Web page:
Wednesday, September 12, 2012

Etymology: Word History - OK

OK:The history of the abbreviation is deep, and has many stories linked to it.   OK is most likely the deliberately misspelled oll korrect. Many American humorists from the 1820's deliberately misspelled words.  They did this in order to look like Country Folk/Bumpkins.

Off To Kinderhook
OK may have gone into Obscurity had it non been for Martin Van Buren, the democratic candidate in 1840. Martin Van Buren was the current president.  The Campaign for re-election captured the craze of saying Ok and associated it with Martin Van Buren's home town: Old Kinderhook, New York. This was a catchy way to remember to vote for Van Buren was a vote for OK. The Whigs re-incorporated OK to a new meaning for the departure of the current president.   The Whigs flaunted the departure of Van Buren with the saying "off to Kinderhook."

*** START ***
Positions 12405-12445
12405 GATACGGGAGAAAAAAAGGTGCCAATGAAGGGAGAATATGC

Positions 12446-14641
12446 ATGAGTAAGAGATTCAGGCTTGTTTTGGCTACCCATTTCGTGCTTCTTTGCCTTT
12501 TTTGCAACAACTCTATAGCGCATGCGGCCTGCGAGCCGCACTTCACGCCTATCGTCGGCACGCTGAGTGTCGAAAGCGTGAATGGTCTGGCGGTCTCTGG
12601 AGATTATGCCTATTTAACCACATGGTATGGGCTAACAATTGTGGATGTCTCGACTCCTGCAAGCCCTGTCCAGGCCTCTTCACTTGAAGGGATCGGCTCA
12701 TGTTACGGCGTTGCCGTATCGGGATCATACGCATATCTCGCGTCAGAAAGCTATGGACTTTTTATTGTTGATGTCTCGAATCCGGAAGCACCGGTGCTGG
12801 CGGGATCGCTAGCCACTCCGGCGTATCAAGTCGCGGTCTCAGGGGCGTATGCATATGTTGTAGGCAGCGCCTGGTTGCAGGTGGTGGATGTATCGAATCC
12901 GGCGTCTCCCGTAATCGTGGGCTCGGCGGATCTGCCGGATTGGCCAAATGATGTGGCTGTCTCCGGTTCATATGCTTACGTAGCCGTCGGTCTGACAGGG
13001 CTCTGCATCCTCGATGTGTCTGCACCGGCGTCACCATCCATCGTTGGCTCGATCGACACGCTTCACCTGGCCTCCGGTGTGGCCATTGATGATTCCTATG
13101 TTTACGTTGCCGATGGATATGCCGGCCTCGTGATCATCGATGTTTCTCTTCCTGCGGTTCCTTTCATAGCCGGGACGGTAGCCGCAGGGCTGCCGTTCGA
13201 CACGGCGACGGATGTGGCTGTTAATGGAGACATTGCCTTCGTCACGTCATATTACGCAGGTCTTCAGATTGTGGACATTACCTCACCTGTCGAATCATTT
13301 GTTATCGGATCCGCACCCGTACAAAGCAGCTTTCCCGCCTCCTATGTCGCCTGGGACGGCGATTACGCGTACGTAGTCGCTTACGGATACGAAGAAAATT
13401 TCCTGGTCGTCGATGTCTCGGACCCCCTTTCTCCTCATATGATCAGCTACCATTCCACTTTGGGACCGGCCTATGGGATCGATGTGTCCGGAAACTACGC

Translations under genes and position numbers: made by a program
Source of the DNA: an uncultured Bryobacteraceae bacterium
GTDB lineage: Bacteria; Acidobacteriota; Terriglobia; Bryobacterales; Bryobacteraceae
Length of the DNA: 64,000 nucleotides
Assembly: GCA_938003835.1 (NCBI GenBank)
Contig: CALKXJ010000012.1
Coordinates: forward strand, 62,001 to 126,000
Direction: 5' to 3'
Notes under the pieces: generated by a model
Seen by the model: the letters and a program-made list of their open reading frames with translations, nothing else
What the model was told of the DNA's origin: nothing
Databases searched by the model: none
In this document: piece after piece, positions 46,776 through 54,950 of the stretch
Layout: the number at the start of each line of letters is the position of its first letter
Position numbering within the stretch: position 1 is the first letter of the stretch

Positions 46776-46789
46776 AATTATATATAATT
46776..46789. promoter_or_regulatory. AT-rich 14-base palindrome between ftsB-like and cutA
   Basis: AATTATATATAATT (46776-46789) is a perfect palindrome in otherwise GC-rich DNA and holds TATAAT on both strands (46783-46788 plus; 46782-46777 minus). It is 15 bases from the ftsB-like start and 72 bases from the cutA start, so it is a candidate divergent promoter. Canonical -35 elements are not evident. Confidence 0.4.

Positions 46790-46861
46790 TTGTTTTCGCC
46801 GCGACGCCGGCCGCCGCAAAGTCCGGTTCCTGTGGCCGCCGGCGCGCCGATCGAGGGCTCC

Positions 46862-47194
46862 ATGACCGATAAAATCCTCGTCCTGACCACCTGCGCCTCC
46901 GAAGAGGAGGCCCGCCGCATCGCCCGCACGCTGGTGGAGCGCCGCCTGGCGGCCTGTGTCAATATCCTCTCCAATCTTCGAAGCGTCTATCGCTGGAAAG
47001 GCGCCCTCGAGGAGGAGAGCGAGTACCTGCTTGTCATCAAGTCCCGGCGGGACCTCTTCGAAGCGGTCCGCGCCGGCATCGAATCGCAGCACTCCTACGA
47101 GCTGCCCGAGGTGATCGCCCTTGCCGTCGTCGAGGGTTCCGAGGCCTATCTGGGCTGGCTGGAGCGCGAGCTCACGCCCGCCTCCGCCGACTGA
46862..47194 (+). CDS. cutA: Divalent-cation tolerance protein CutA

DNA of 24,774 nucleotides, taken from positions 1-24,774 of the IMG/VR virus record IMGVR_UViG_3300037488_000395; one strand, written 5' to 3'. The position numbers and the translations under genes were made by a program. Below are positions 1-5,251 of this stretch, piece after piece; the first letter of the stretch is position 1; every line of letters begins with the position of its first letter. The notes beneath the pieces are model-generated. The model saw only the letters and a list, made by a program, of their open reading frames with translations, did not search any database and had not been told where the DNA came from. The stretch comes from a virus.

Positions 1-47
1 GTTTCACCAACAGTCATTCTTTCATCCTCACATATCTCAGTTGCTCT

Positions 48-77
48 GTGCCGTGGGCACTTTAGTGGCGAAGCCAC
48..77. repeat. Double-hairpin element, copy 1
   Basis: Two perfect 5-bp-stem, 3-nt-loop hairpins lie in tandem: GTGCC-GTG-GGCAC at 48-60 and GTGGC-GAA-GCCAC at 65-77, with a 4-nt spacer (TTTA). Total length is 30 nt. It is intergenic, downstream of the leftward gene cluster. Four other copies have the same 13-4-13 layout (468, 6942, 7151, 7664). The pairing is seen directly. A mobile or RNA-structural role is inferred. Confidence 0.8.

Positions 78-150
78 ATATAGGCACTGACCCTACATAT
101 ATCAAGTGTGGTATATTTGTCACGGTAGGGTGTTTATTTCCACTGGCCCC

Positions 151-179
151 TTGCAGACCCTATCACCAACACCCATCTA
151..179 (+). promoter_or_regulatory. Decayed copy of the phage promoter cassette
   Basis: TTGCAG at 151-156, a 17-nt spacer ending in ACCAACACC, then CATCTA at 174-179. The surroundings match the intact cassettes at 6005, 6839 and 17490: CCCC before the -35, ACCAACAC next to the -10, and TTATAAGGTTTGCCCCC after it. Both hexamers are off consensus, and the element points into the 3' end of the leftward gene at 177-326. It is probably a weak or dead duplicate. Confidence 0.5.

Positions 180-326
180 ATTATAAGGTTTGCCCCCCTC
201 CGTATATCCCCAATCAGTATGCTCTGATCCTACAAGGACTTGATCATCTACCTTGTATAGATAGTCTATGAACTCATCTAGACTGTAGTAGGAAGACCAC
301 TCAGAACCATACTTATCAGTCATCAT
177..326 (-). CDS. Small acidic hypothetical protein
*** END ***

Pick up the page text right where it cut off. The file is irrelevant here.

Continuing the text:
The Myth around OK is fascinating and has a number of stories connected to it.   As far as The Merriam-Webster New Book of Word Histories knows, the Martin Van Buren campaign was the biggest influence on this use of that word.

Some people wear their smile like a disguise. Those people who smile a lot, watch their eyes. I know 'cause I'm like that a lot. You think everything's ok, and it is . . . 'till it's not. Ani Difranco quotes 

Ngram Popularity
OK is currently at its height of popularity.   

The Merriam-Webster New Book of Word Histories ( Miriam Webster Inc., 1991), 329-331

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